Melanie Mulvey is the senior program manager for Students at the Center at JFF. Ms. Mulvey manages the first-of-its-kind research collaborative that builds, defines, applies, and shares a robust evidence base for student-centered learning.

Ms. Mulvey previously worked as assistant director of programs at Achieving the Dream, leading funded learning initiatives and helping shape the strategy and direction for Achieving the Dream’s equity work. Prior to her time at Achieving the Dream, Ms. Mulvey served as assistant to Community Advocacy at Hampshire College, where she provided programmatic and administrative support to centers serving students from marginalized backgrounds.

Ms. Mulvey holds a B.A. in Global Relations & Advocacy with a minor in French Language and a certificate in Interpreting Studies (English and French).

Blythe Armitage, Program Manager

Blythe Armitage is a program manager for the Student-Centered Learning Research Collaborative, a first-of-its-kind initiative to build, define, apply, and share a robust evidence base for student-centered learning. In this role, Blythe supports the Collaborative in communicating research findings in field-friendly and actionable ways. She also contributes to the development of tools and resources designed to help policymakers and practitioners apply research on student-centered learning in their unique settings.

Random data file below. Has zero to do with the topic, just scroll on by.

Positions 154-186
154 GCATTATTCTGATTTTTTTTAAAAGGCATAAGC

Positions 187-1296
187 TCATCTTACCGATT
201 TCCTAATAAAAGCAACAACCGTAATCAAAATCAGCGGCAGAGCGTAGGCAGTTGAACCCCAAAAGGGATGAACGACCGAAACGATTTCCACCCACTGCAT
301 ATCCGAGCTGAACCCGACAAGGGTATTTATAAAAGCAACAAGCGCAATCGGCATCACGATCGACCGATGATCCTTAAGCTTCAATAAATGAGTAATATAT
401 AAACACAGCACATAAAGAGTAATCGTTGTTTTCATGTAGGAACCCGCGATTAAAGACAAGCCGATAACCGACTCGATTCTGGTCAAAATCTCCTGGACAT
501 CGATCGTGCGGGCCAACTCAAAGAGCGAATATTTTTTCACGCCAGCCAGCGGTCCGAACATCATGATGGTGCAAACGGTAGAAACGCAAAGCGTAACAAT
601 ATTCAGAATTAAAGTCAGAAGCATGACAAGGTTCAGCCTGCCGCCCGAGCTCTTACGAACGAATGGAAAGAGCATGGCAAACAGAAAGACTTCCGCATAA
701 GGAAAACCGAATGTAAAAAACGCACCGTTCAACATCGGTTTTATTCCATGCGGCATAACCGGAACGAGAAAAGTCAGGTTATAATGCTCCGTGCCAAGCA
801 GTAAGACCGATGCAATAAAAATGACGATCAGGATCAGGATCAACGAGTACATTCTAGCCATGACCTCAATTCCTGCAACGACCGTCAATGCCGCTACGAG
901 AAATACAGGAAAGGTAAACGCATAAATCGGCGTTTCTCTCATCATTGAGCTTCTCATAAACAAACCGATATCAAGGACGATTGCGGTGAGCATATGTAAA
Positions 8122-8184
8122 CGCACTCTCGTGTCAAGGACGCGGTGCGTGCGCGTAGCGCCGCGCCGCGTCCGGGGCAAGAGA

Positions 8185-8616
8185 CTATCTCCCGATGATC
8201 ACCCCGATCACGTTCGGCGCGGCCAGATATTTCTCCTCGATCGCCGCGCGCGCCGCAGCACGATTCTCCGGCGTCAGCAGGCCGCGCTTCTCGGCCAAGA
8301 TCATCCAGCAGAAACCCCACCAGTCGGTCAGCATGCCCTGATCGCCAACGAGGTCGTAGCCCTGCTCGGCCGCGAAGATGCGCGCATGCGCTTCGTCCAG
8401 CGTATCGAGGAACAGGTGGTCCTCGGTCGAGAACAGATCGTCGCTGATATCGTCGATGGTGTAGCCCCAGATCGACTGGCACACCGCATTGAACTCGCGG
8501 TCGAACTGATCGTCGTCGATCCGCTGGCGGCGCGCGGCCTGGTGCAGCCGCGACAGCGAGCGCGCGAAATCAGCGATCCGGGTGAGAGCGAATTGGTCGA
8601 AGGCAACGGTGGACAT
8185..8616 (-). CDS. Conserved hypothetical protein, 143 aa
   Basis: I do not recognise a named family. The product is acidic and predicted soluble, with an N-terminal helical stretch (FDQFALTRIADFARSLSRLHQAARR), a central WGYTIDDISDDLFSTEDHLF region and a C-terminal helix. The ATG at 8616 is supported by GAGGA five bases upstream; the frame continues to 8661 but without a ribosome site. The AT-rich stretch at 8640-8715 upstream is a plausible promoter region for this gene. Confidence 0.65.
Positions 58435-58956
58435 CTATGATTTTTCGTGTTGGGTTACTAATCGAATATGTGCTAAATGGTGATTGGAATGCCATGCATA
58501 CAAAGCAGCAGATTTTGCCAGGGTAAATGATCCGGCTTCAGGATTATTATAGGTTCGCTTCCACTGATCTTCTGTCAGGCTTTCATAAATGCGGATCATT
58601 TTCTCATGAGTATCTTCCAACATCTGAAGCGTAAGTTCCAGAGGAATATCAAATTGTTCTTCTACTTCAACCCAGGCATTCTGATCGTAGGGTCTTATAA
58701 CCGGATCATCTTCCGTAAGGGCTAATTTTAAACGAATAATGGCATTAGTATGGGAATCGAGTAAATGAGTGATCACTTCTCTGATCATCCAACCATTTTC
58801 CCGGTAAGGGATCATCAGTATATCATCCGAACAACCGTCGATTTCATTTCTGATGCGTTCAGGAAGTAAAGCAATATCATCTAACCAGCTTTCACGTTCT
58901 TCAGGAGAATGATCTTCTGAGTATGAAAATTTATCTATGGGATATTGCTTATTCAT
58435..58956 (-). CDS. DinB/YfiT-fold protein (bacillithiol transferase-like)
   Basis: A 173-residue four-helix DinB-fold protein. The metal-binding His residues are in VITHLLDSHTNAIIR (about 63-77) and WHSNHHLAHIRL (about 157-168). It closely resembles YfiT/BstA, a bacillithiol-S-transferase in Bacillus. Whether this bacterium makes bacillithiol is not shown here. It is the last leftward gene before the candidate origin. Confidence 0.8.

Blythe was most recently a public engagement associate at the Great Schools Partnership in Portland, Maine. There, she provided project management for a regional grant initiative aimed at increasing community engagement in New England public schools. She also developed a regional networking and capacity-building program for school-community engagement leaders across New England and supported the communications strategies for the Great Schools Partnership and the New England Secondary School Consortium.

Prior to working at the Great Schools Partnership, Blythe taught middle and high school English in southern Maine and worked in higher education admissions in New York.

Blythe earned a bachelor’s degree in literature from Purchase College, State University of New York, and a master’s degree in teaching and learning from the University of Southern Maine.

Thor Blanco-Reynoso, Program Associate

Thor Alberto Blanco-Reynoso is a program associate for the Students at the Center initiative at JFF. He plays an important role in supporting the team through his project management and communication skills. He is an educator dedicated to ensure equity for all with a strong drive for and extensive experience in serving immigrant students from marginalized backgrounds and non-traditional paths.

Mr. Blanco-Reynoso has experience supporting the Latino community through his volunteer work as an ESOL teacher and through organically grown mentorships. Before coming to JFF, he engaged in action-oriented psychology research to understand the resilience factors among Latino students. In the summer of 2016, he co-developed a curriculum for youth activities for the DREAM program in Boston to help close the opportunity gap for K-12 children in low-income housing. In addition, Mr. Blanco-Reynoso serves as a teaching assistant at Northeastern University College of Professional Studies in the undergraduate psycology class Stress and Its Management.

Mr. Blanco-Reynoso holds a bachelor of science degree in psychology with a minor in organizational communication from Northeastern University.